A month in the life of personal location and messaging metadata

Posted to Self-surveillance  |  Tags: ,  |  Nathan Yau

Data researcher and artist Mimi Onuoha looked at the personal location and messaging data from four groups of people in a project called Pathways. It’s less about how much we can find out from a person’s traces and more about what the data doesn’t capture.

The interesting thing about this group was the degree to which their data couldn’t capture the reality of what they were experiencing. I was present for the goodbye their data leads up to, and I witnessed every bit of its difficulty. But data visualizations add a level of abstraction over real world events; they gather the messiness of human life and render it in objective simplicity. In life, goodbyes can be heartbreaking affairs, painful for all involved.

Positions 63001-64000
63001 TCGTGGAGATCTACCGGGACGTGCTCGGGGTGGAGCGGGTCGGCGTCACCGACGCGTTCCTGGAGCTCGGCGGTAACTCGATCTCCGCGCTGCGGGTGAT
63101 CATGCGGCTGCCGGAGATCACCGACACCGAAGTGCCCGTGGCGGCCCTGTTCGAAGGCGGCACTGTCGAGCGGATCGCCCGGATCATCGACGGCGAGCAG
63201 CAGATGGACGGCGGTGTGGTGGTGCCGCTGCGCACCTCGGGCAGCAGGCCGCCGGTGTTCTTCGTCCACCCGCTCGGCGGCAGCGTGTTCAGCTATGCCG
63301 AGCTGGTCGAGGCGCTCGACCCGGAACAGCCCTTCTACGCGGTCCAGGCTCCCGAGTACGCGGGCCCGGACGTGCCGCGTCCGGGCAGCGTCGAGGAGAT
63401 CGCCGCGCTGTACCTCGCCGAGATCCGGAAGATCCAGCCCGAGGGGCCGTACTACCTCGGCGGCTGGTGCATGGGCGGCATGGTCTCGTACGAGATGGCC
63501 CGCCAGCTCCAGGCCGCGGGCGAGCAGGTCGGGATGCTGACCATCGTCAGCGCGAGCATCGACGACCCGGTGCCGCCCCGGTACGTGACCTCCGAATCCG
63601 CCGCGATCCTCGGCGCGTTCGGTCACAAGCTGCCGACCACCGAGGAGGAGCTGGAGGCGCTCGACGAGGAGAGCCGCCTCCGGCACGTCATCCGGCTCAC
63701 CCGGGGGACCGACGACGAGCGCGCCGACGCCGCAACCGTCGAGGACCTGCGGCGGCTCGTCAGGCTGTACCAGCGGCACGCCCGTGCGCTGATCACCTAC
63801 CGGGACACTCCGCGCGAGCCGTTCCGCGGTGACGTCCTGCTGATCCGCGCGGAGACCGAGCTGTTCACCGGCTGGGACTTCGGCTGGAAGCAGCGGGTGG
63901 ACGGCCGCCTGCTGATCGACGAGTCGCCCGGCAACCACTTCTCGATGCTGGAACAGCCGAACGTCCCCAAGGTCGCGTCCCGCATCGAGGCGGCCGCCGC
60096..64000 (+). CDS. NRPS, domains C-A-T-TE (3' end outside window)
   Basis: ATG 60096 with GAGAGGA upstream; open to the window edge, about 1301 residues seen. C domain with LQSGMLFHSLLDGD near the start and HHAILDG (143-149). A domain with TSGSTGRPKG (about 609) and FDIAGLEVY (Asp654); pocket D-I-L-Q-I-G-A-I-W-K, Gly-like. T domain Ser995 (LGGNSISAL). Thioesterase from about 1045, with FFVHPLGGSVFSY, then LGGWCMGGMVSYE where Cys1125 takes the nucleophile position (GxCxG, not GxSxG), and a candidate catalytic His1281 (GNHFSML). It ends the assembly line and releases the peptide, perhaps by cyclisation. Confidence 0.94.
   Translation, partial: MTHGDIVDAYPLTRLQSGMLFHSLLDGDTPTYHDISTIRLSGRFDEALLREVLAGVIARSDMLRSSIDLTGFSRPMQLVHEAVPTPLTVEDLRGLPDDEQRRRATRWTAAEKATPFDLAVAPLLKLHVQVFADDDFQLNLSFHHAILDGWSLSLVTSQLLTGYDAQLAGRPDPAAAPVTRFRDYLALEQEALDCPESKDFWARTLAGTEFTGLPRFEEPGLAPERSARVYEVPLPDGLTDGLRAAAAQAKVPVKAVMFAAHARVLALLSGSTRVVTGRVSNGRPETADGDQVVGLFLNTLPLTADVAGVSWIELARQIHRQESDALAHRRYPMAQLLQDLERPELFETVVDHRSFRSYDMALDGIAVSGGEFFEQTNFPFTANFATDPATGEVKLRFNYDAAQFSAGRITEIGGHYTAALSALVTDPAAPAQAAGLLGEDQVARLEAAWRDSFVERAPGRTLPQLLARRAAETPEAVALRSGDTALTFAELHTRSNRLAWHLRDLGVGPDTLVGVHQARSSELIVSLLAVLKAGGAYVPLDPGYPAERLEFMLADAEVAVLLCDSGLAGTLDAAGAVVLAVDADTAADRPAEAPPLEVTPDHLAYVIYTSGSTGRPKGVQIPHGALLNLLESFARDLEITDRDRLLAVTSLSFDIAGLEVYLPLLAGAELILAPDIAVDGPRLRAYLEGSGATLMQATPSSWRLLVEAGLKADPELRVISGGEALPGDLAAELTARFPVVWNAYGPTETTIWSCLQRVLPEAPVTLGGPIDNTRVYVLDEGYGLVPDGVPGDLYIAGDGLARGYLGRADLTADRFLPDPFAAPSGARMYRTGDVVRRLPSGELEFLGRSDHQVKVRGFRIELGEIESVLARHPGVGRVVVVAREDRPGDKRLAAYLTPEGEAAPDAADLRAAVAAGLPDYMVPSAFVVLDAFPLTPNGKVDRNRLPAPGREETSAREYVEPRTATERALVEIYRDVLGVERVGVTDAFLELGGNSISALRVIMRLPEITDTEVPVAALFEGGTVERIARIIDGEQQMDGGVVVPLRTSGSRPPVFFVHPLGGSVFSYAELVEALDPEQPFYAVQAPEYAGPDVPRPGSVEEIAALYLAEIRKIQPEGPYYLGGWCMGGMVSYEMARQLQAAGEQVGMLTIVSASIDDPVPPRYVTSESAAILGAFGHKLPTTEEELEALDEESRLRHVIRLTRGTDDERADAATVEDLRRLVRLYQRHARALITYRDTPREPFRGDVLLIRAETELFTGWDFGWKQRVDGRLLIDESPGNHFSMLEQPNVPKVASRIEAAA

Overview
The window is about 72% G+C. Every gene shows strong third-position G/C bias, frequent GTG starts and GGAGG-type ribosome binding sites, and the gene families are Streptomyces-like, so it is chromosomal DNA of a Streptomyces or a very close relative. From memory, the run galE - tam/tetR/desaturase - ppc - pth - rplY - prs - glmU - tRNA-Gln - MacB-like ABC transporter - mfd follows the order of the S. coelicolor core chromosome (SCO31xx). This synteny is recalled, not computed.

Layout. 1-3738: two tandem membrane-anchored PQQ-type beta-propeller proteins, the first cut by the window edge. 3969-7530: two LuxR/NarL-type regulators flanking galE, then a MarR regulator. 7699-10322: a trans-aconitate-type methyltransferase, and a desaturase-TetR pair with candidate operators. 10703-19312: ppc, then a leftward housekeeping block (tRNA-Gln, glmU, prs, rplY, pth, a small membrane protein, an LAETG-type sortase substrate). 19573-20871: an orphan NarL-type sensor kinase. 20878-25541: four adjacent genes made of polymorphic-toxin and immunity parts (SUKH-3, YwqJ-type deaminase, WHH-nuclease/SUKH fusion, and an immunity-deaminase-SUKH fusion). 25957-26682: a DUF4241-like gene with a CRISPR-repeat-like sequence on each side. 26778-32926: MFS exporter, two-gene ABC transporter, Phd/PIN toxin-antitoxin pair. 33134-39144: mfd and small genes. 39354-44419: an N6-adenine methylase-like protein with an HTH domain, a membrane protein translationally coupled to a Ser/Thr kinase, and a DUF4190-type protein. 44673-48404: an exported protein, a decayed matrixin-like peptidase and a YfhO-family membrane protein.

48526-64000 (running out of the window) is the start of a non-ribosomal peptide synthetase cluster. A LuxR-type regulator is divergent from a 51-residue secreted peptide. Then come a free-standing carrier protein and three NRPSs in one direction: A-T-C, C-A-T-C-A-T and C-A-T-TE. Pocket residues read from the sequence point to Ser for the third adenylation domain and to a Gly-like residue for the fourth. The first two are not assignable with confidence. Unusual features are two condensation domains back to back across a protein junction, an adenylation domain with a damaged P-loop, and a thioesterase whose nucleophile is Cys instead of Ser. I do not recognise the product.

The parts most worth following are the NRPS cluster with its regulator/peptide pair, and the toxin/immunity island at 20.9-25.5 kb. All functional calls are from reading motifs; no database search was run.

But on a map, a goodbye is as simple as one dot moving out of view.

Favorites

The Changing American Diet

See what we ate on an average day, for the past several decades.

Real Chart Rules to Follow

There are rules—usually for specific chart types meant to be read in a specific way—that you shouldn’t break. When they are, everyone loses. This is that small handful.

Best Data Visualization Projects of 2016

Here are my favorites for the year.

Marrying Age

People get married at various ages, but there are definite trends that vary across demographic groups. What do these trends look like?